Counselors are trained to help kids connect from the moment they get on the bus until the last good bye. Long talks at meals, around the campfire, and under the stars in sleeping bags are uninterrupted by cell phones and other technological distractions. Campers can’t “tune out” by putting earphones in. They stay engaged with each other and learn to connect. Counselors gently coach campers who need to develop social skills in areas such as listening skills, empathy, sharing, flexibility, initiating conversations, and understanding non-verbal cues. They encourage campers to be intentional about being good friends to each other and observant about what they appreciate about their friends.

On the final day of camp, our campers receive their session yearbooks, which include a space for them to share contact information with each other. We hope that campers use this tool to stay in contact throughout the year. 

“Friends are awesome, because they stand up for you, and they care for you.”
– Joey, Camper, Age 11

At one final campfire gathering last summer, the Randy Newman song, “You’ve Got a Friend in Me,” came on during the slide show. A group of four twelve-year-old boys sitting on the bench in front of me spontaneously put their arms around each other and started swaying back and forth, singing along to the song. I will never forget that vivid picture of the power of camp friendships.


Want to get some tips on Coaching Your Child to Better Social Skills? Join Sunshine for an online workshop on Thursday, September 29 from 11-11:30 am (PDT). RSVP here and the meeting link will be sent to you!

To read more of Sunshine’s thoughts on social skills, camp, and parenting, visit Sunshine Parenting. You can also follow Sunshine Parenting on Twitter, Facebook or Pinterest.

Resources/Related Posts:

3 Communication Skills Your Child Needs

Managing Difficult EmotionsMaking Friends Part 3

Best Friends, Worst Enemies, Michael Thompson, PhD.

Why Kids Flourish at Camp


Written by Audrey “Sunshine” Monke

Campers often describe camp as their “happy place” or “the best two weeks” of their year. And, from my own observation, I’ve seen that kids and the counselors who work with them are obviously happy at camp. They smile a lot. They look relaxed. There’s a lot of laughter. So many fun things happen at camp every day that it’s no surprise it’s such a happy place for kids.

Recently I’ve read several books about the science behind happiness and the research that’s being done to determine the specific elements that cause people to “flourish” in life. (See my reading list below.)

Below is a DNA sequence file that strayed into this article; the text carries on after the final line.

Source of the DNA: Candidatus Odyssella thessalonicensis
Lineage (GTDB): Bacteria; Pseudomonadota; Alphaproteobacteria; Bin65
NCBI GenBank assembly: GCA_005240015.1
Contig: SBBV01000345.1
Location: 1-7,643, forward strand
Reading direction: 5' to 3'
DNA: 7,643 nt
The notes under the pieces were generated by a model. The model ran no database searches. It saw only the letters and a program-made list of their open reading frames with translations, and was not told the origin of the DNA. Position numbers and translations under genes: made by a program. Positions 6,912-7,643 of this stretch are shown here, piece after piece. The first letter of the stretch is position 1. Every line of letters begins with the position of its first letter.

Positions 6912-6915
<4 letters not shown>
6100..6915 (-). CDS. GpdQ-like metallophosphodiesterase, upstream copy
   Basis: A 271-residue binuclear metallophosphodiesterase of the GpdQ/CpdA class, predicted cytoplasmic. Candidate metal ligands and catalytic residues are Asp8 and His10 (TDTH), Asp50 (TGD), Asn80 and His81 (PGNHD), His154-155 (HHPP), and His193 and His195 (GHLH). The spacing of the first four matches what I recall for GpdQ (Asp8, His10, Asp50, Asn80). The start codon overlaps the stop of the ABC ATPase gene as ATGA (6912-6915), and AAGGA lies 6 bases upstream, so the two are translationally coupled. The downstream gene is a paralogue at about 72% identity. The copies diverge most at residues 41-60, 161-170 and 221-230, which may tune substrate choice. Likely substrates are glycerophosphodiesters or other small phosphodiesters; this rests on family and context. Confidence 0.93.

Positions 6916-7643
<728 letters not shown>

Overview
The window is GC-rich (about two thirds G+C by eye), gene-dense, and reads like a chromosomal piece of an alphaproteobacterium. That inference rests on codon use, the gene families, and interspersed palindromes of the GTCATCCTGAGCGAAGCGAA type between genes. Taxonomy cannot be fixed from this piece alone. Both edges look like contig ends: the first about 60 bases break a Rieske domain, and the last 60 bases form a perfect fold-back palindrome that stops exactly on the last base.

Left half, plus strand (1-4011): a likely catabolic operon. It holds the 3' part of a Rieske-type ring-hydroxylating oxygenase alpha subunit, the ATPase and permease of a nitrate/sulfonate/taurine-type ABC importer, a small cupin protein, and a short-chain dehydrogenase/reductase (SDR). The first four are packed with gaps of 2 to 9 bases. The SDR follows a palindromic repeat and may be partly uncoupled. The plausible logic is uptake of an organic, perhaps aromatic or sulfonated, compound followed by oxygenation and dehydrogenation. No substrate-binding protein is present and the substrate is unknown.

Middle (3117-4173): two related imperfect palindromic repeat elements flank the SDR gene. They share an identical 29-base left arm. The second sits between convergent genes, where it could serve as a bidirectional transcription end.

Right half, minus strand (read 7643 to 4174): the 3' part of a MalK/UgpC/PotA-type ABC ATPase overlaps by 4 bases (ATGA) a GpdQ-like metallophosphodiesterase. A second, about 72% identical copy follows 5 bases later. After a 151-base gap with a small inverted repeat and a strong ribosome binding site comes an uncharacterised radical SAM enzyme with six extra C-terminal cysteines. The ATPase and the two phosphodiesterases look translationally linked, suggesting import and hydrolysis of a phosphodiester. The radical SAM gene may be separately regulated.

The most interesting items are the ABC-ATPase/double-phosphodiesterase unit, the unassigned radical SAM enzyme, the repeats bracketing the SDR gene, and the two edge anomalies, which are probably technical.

Traditionally, psychologists have focused on studying psychological diseases – depression, anxiety, eating disorders, etc. – and their cures. But led by Martin Seligman (University of Pennsylvania), a new breed of psychologists called Positive Psychologists have, for the past decade, been studying the positive side of people. They ask not what is wrong with people, but what is right. They research what makes us do well in life and the reasons why some people thrive and find success and happiness in life.

Originally, Seligman had a theory of “happiness” outlined in his book Authentic Happiness, but he moved away from only using the word “happiness” to a new theory that focuses instead on well-being or “flourishing.” Seligman determined that it’s inaccurate to use the term “happiness,” as some people simply don’t have the personality to appear outwardly happy to others, even when they are doing quite well in life.  I’m an extrovert who smiles a lot, so, objectively, people would probably say I’m pretty high on the happy scale. But how do we account for an introvert who doesn’t show a lot or emotion or display the outward symptoms that we equate with happiness? He may not smile a lot or appear outwardly happy, but, Seligman contends, he could still be flourishing. So, instead of using a one-dimensional definition that’s dependent on momentary emotions and personality traits, Seligman developed a more thorough theory of well-being that moved beyond his original happiness theory.